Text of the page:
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A few words with David 'Moose' Adamson



  • DMA
Word came down the pike in early February that Jookabox was no more, having broken up a couple months in advance of their final record, Eyes of the Fly, which released without a whole lot of fanfare in April on Asthmatic Kitty, for it is hard to drum up much attention without a release show. The band was always centered around David “Moose” Adamson, who started it as a (mostly) solo project as Grampall Jookabox, then expanded it by adding a drummer and, eventually, about two years prior to the breakup, a guitarist and bassist. But as Adamson explains in the following interview, Jookabox had become so much a full-fledged, full-band project that he couldn’t imagine playing the band’s songs on his own. And so he heads forward as a solo artist under another name, DMA, derived from his initials. His first album as DMA, Drem Beb, releases in a limited, cassette-only run this Friday on Joyful Noise Recordings, at a release party this Friday at the Earth House (7 p.m., $5) that will also feature the final performance by Jookabox. Think of it as a funeral and an, er, bris — or christening, or whatever secular version of a birth celebration you people are celebrating these days. Also on the bill: the irresistibly goofy emcee Oreo Jones and the elusive Bloomington folk dude Doog.

Hear: a full album stream of Drem Beb, via bandcamp:

NUVO: Why did Jookabox break up? Were you satisfied with the final record?

Moose: There were a lot of reasons, but basically "personal" reasons, not getting along and not agreeing about things, etc. It came down to a conversation between me and Ost where I was saying, "Let's find some new people or tour as a two-piece again," and he just didn't feel excited enough about some unknown version of the band to quit another job for tour. I did not want to play Jookabox songs with another drummer or solo.

I really love The Eyes of the Fly. It's a hard-fought record. It went through a lot of changes. It took about a year to get it to how it ended up sounding. We were playing way different versions of several of those songs at shows throughout the year. A lot of thought went into every part of it. I think it ended up really solid and fat because of that.

NUVO: Why have you started performing and recording as DMA? What should we look for recording-wise under that name?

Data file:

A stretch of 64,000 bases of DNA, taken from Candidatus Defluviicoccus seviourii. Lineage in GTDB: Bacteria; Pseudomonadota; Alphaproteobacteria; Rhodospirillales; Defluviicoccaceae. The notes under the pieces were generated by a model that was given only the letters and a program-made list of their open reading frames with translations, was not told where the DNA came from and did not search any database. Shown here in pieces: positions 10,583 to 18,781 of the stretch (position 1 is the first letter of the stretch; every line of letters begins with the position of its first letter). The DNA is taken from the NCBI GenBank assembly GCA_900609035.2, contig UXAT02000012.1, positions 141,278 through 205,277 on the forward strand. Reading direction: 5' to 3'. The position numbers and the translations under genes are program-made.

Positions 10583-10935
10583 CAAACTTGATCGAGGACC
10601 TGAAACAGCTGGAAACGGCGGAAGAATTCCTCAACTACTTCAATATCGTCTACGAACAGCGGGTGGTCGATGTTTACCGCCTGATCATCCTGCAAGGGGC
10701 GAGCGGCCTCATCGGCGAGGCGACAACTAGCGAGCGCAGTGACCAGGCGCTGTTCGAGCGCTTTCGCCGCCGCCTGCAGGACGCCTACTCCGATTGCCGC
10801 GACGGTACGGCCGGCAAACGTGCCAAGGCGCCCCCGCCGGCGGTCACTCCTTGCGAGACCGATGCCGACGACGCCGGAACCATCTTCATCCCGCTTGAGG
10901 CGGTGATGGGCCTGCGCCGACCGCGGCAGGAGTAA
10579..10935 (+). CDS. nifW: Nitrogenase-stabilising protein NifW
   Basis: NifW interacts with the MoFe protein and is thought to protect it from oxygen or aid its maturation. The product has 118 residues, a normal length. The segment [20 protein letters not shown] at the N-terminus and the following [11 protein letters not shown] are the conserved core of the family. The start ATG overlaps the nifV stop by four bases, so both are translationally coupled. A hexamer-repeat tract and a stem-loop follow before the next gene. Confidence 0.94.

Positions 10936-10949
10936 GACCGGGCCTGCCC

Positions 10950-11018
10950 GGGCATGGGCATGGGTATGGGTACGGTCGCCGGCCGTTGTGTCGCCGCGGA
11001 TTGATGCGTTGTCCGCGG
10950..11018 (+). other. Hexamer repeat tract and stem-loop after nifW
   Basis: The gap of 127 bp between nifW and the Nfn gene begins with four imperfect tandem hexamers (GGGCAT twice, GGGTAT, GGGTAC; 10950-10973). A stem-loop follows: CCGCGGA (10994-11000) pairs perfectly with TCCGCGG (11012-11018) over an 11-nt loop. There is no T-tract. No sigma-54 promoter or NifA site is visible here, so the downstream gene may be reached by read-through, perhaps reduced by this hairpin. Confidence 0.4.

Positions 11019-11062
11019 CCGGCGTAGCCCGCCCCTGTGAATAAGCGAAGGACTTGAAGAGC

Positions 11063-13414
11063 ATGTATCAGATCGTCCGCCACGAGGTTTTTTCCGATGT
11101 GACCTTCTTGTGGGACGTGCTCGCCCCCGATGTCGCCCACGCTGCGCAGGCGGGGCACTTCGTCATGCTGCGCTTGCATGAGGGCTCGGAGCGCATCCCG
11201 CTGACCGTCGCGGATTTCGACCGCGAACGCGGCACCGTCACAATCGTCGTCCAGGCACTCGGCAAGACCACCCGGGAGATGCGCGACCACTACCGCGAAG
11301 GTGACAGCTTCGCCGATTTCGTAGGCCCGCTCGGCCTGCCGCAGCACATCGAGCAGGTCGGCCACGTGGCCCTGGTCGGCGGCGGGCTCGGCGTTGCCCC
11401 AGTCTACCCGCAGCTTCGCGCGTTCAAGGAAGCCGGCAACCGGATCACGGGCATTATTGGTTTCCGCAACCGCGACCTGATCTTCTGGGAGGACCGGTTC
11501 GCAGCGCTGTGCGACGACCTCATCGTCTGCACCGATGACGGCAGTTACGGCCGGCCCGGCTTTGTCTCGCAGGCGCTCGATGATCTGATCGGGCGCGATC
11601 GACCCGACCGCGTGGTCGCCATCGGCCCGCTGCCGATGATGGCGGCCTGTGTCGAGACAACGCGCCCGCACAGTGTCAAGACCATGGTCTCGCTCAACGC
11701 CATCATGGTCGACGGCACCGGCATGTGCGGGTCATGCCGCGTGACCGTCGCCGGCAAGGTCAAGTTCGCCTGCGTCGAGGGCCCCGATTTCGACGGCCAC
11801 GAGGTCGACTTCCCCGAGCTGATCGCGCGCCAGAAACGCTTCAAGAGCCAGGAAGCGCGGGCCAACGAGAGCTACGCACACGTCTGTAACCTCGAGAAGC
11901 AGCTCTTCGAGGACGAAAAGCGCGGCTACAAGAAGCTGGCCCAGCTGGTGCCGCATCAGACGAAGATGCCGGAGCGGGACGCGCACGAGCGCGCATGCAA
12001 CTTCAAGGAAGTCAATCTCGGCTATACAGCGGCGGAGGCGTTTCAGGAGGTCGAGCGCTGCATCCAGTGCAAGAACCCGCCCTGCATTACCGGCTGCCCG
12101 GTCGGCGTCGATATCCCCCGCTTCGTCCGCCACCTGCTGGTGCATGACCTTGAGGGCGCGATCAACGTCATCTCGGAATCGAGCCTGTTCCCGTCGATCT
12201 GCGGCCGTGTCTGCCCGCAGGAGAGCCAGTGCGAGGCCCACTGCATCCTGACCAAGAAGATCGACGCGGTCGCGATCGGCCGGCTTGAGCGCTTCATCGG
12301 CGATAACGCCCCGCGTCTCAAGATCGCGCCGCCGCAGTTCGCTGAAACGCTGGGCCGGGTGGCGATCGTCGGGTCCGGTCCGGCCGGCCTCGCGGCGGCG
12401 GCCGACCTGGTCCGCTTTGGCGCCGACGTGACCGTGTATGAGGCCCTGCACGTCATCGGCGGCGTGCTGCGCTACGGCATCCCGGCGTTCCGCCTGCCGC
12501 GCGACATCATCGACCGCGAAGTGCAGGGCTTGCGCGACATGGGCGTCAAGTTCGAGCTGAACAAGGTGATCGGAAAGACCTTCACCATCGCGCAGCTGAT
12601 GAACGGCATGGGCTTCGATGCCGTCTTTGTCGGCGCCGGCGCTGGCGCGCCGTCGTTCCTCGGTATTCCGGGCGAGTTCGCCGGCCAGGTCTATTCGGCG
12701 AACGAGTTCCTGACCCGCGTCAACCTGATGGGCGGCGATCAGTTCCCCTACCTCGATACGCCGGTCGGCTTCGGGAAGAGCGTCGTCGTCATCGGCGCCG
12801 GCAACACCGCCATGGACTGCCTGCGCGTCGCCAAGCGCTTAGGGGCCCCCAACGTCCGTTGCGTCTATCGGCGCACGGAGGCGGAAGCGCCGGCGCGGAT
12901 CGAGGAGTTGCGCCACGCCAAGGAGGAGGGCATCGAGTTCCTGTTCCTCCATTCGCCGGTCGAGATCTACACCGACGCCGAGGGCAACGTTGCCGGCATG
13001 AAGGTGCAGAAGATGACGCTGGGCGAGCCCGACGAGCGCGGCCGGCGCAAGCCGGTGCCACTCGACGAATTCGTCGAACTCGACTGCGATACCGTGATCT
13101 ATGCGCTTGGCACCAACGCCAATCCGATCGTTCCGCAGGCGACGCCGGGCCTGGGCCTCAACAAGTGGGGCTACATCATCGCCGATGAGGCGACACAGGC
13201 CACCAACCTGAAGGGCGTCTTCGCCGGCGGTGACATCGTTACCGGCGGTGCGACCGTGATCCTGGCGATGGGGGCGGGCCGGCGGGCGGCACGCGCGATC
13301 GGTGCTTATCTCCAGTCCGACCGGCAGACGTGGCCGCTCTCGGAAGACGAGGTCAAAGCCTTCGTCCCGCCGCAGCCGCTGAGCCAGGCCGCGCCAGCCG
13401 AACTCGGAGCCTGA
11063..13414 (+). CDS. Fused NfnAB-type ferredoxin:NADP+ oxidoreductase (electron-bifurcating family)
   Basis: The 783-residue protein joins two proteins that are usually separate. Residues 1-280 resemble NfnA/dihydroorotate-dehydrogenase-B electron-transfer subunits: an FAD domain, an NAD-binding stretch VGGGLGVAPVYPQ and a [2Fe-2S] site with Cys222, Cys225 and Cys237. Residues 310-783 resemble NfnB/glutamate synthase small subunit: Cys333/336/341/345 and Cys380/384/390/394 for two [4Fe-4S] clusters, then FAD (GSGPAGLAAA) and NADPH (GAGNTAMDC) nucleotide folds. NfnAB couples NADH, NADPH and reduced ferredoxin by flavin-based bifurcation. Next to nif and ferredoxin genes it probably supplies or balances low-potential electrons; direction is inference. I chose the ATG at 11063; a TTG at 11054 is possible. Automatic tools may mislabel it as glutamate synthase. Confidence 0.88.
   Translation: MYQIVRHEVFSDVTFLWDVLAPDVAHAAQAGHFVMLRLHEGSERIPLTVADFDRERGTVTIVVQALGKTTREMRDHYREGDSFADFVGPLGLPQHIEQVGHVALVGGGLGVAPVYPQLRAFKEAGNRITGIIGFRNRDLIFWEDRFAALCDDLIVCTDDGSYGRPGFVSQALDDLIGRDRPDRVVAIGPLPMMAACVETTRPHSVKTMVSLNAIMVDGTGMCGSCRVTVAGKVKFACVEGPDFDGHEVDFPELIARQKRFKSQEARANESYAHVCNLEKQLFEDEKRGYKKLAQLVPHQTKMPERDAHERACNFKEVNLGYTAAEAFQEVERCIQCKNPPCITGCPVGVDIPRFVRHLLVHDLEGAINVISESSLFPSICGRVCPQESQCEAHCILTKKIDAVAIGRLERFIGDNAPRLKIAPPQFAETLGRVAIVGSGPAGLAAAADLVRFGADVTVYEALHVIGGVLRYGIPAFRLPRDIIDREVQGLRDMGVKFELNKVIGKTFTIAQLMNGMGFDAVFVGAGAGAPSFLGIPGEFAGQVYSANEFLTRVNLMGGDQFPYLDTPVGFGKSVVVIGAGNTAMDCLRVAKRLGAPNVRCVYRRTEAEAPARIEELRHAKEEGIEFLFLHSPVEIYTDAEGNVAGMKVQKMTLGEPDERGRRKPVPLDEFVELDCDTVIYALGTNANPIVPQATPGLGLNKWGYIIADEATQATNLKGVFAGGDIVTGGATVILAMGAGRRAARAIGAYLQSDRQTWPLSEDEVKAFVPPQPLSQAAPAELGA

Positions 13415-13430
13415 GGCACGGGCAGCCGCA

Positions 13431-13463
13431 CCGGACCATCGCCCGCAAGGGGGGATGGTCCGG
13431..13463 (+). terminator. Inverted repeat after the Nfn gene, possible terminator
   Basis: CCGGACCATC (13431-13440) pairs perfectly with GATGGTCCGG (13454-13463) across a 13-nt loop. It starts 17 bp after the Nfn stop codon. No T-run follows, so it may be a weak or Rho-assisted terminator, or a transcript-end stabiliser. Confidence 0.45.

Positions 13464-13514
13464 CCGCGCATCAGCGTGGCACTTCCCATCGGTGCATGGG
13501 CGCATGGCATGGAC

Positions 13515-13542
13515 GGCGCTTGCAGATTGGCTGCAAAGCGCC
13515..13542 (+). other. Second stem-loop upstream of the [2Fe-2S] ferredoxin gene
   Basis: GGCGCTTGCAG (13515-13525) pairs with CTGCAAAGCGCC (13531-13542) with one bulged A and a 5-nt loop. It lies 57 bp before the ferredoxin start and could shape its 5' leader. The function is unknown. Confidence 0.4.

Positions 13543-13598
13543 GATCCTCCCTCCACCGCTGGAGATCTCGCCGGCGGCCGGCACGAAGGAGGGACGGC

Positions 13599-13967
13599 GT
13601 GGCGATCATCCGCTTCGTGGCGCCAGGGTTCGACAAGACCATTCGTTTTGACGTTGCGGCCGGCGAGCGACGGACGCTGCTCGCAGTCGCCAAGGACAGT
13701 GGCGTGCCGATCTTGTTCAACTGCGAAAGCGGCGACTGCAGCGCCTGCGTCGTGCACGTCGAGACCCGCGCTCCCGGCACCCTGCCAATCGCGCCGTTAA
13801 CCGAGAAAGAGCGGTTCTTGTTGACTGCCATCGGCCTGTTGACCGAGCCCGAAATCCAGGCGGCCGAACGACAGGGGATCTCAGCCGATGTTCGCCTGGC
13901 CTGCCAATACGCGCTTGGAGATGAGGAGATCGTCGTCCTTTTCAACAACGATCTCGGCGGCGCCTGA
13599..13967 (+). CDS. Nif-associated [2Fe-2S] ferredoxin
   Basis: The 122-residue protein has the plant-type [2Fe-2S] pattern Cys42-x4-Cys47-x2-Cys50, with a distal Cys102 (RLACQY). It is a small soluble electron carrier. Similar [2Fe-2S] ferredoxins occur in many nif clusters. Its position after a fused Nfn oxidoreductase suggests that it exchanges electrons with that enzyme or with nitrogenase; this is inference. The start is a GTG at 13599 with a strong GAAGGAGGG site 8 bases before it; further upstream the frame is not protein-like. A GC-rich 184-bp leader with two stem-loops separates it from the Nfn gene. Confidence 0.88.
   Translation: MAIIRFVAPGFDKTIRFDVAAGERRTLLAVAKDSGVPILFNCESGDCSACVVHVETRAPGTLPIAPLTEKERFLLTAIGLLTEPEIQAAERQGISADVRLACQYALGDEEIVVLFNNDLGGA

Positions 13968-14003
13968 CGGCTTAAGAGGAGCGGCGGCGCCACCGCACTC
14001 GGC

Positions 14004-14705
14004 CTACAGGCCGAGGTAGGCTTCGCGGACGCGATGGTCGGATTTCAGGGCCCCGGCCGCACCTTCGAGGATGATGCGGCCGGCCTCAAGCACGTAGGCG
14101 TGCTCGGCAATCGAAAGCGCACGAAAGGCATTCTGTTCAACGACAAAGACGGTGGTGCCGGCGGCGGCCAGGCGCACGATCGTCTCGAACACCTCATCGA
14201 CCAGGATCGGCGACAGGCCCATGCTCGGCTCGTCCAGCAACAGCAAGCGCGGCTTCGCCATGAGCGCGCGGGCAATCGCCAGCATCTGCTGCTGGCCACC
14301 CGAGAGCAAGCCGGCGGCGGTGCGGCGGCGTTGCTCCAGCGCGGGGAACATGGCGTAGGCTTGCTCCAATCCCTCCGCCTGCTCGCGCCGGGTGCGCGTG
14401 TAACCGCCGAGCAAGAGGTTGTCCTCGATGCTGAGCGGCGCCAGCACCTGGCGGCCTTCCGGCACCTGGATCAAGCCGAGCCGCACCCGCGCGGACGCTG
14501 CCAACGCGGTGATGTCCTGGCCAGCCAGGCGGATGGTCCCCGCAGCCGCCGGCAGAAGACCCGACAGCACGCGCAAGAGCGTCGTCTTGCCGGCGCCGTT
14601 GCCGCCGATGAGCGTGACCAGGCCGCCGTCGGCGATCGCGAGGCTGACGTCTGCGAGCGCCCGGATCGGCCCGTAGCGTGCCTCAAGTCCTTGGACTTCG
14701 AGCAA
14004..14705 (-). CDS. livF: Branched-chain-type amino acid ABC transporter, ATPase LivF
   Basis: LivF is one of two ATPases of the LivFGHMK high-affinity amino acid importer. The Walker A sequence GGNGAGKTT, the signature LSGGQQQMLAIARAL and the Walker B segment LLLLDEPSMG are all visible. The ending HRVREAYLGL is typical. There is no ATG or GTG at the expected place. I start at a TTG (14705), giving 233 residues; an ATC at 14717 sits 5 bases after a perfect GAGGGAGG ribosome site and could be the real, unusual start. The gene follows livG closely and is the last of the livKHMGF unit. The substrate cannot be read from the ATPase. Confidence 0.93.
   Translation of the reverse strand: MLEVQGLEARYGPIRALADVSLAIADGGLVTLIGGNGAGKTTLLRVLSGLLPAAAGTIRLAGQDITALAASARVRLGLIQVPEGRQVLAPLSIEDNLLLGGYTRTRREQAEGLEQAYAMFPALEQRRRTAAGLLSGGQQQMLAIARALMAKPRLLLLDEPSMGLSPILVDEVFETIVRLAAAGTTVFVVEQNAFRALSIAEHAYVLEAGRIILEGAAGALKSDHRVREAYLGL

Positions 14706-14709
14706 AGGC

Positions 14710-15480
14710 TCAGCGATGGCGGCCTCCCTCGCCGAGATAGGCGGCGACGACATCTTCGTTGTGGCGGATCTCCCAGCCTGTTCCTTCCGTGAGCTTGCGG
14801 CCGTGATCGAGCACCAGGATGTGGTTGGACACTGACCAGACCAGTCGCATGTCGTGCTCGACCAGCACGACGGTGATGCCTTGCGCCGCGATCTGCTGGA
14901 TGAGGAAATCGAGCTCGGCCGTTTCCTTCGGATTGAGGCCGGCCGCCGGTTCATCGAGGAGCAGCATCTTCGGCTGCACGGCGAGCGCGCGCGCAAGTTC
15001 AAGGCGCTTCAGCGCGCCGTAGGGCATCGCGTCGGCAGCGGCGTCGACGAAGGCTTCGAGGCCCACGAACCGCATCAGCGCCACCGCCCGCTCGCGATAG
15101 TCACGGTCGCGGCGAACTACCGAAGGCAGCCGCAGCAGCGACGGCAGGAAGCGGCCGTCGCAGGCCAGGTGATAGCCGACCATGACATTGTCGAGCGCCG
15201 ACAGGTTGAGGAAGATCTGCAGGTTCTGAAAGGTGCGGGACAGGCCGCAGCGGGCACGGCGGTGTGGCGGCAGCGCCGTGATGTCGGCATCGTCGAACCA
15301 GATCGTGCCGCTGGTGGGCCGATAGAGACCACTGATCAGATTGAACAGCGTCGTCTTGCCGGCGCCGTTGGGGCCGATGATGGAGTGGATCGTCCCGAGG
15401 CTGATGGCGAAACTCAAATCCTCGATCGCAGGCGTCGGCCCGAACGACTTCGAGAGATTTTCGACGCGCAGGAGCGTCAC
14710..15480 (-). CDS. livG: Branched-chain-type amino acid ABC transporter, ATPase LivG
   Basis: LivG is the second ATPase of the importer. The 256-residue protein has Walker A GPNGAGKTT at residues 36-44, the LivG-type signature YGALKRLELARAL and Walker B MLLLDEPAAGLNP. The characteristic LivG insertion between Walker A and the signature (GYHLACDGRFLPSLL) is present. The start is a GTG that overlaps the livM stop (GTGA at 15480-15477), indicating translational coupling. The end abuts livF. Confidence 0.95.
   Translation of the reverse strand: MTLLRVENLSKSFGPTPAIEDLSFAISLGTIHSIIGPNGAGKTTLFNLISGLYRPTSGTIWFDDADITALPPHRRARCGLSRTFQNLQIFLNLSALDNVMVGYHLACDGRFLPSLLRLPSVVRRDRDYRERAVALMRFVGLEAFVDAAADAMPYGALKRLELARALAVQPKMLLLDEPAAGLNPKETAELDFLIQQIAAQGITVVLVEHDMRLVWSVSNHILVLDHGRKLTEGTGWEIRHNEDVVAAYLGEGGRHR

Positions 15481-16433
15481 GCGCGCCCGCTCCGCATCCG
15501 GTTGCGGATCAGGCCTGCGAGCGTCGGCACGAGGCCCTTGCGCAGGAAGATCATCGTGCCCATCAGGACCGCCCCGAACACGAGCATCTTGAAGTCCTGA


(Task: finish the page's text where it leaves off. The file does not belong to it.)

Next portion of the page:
Moose: I needed to make it known that a change was happening. We had a tour booked for Jookabox and I could've gone out and done it solo, but it would have been a depressing rip-off. We had done a lot of touring as a full band and I think that's what people would have been expecting. I was thinking about doing something new for a while, and DMA was the name I wanted to use for it. I just want to make honest, wild, free jams and have fun doing it. Something about writing for a full band and being in a full band is very restricting for me. DMA is looped crust-funk suitable for sassy dancing and mom dancing.

NUVO: And let's talk about a new song, "Riding Holiday," from your new record, Drem Beb. Were you inspired by any driving/riding/car songs when you put it together? What exactly is a riding holiday?

Moose: Duh, Scott, a riding holiday is riding or driving around for fun. Those words started out as just verbalizations. But I have always loved driving fast, wasting gas and playing music loudly. My first car was a 1970 Dodge Challenger.

NUVO, again: Check out the recently-released video to “Riding Holiday,” directed by Andy “Peecan” Young, which sees Moose piloting a non-descript white van while obscured by a baseball cap, bandanna and sunglasses, looking like a super-cool, friendly but potentially-violent meth dealer — and, after all, one can imagine plenty of deals taking place in the parking lots of the former Eastgate shopping center, from which Moose begins his trip around the streets of Indy.

Riding Holiday from DMA on Vimeo.


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